The board met Tuesday in Washington to discuss the May 8, 2010, accident.
NTSB investigators determined that one of the ferry's propellers was stuck because of a jammed valve. They praised crew members, police and firefighters for their response to the emergency.
In 2003, the same ferry crashed when its pilot passed out at the wheel. Eleven people died. When the Andrew Barberi slammed into a pier in 2010, 37 people were injured, but no one died.
The Eyewitness News Investigators uncovered problems with the propulsion system two years before the accident, but New York City denied it was a serious issue. Now, the city is asking for millions in emergency funds to fix the safety concerns in the rest of its fleet.
Ever since, the city spent more than $120 million dollars for 3 new ferry boats, the Department of Transportation has been making excuses for their repeated mechanical break downs.
"There hasn't been a ship built that hasn't gone through these type of teething problems," Capt. James DiSimone of the Department of Transportation said.
Back in 2007, we first reported on how the three new boats were often out of service because of problems with the ships generators and drive systems. Still, the Director of the ferry boats for the city refused to acknowledge the seriousness of the problem:
"I'm happy with the way things are working out, this is nothing out of the norm," Capt. DiSimone said.
Flash ahead five years almost to the day, the DOT sends an urgent letter to the City Comptroller seeking millions in "emergency (money) procurement to fix the boats." A DOT official writes that "at any time one of these boats could sustain a drive failure which could result in the boat being left without power... as it approaches the ferry slips or other boats in the harbor."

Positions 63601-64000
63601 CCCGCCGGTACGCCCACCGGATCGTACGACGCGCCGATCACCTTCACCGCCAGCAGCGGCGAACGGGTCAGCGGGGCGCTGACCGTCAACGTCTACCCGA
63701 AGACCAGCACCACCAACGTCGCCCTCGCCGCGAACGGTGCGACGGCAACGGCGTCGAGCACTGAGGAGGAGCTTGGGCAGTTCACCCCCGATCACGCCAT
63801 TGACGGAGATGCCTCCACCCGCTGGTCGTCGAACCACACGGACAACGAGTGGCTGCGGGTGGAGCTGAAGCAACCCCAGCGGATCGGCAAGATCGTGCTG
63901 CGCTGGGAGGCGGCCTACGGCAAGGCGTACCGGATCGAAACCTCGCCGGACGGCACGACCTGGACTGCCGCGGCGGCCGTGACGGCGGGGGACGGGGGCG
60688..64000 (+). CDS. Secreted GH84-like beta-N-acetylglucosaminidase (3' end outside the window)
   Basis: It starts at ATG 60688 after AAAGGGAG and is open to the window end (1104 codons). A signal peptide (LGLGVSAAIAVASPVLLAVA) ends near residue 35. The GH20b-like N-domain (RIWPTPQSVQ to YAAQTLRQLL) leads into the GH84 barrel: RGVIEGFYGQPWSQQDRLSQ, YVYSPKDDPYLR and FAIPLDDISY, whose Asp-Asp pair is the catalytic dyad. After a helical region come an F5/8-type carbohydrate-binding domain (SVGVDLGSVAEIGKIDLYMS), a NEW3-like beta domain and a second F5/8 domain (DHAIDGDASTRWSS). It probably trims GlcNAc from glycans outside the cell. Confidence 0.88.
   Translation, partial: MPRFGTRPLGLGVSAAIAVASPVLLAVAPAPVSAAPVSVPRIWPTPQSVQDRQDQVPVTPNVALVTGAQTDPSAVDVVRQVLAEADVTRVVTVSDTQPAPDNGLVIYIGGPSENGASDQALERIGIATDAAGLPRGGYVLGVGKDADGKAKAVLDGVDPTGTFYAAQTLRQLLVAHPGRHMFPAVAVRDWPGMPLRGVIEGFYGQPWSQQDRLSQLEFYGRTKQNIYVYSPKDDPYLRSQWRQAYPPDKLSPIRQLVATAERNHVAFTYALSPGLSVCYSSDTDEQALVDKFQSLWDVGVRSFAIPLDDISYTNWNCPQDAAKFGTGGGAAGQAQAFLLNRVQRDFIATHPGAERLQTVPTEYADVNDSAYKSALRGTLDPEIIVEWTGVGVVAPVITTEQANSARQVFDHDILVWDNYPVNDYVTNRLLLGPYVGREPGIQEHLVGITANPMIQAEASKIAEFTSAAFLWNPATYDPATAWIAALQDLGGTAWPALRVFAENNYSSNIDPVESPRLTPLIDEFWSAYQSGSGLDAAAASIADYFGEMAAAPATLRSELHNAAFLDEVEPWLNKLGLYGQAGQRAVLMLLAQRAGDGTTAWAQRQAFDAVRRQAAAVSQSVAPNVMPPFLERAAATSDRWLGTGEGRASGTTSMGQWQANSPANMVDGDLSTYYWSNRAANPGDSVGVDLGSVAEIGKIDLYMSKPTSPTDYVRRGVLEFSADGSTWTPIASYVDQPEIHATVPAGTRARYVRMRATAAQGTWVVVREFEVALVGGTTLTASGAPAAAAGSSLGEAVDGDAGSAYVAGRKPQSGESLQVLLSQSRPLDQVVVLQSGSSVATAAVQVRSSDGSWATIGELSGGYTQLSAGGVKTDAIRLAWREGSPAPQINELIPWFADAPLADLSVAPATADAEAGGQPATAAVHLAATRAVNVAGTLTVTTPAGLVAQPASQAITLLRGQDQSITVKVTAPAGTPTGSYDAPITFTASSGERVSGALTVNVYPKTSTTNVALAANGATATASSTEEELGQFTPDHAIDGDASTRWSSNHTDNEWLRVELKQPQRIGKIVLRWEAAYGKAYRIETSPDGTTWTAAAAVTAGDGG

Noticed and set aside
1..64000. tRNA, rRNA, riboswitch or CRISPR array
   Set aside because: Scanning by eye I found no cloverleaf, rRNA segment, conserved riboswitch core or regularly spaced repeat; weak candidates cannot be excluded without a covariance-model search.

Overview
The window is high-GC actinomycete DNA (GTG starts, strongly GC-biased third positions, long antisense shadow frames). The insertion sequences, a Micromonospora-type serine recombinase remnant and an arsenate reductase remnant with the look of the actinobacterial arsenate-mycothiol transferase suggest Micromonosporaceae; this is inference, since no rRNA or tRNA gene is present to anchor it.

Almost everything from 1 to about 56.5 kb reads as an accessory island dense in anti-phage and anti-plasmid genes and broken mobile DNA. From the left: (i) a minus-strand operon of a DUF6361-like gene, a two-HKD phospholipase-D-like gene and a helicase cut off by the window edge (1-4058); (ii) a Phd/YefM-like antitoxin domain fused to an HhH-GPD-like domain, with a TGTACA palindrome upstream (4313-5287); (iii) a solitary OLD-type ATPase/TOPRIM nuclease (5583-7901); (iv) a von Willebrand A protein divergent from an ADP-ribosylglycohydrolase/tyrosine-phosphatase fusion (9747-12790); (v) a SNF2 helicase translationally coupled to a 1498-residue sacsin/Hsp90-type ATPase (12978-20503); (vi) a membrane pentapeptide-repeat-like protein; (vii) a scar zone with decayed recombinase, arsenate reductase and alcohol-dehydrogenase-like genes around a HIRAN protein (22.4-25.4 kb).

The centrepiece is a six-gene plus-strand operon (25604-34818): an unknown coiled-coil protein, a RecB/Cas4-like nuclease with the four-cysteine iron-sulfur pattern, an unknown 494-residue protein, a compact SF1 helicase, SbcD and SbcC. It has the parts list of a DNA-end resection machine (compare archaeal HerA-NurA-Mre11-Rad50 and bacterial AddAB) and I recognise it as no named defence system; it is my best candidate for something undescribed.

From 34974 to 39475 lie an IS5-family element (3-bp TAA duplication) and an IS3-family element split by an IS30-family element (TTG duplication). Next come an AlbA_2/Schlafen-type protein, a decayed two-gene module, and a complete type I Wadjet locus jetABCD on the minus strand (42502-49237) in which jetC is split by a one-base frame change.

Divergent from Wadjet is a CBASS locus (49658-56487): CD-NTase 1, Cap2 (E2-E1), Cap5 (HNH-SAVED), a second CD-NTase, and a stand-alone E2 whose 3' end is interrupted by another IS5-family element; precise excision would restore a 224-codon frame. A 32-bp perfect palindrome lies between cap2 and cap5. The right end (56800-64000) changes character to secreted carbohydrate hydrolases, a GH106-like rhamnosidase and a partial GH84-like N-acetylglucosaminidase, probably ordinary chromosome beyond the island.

"It sounds to me like a stunning admission of a failure," Robert Warren, Maritime Engineer/Architect, said.
Warren says the D-O-T is rolling the dice with passenger safety by allowing two of the three troubled boats to continue carrying thousands of passengers daily before being fixed.
"No question about it being dangerous. You don't have an answer as to when such a problem might occur and I would hope that there would be some type of fall back or contingency plan in place. You're operating in a busy harbor," Warren said.
In 2009, a break down in the drive system caused the Markey to lose power and slam into the pier injuring 15 passengers. That boat is now in dry dock awaiting a new drive system. The city Comptroller has approved more than $3-million dollars for the repair. DOT is asking for $6 million more in emergency funds to fix the other two boats.
"We are not going to give a blank check just to satiate their needs for a quick fix. We need to understand what they are trying to achieve and whether in fact the plan has a high likelihood of achieving," Comptroller John Liu said.
NTSB staff members said on Tuesday that the Barberi was not equipped with an alarm system that might have warned crew members that the propeller was stuck and was not responding to controls. The board recommended that passenger vessels with similar propulsion systems be equipped with such alarms.
The board also recommended that passenger vessels implement safety management systems such as the one that was in place at the Staten Island Ferry in 2010.
The US Coast Guard says the Staten Island Ferry boats all hold certificates of inspection and that they are in compliance with safety protocols.
The DOT insists the boats are safe and that the three newer boats were out of service less than 10-percent of the time last year.
Some information from The Associated Press
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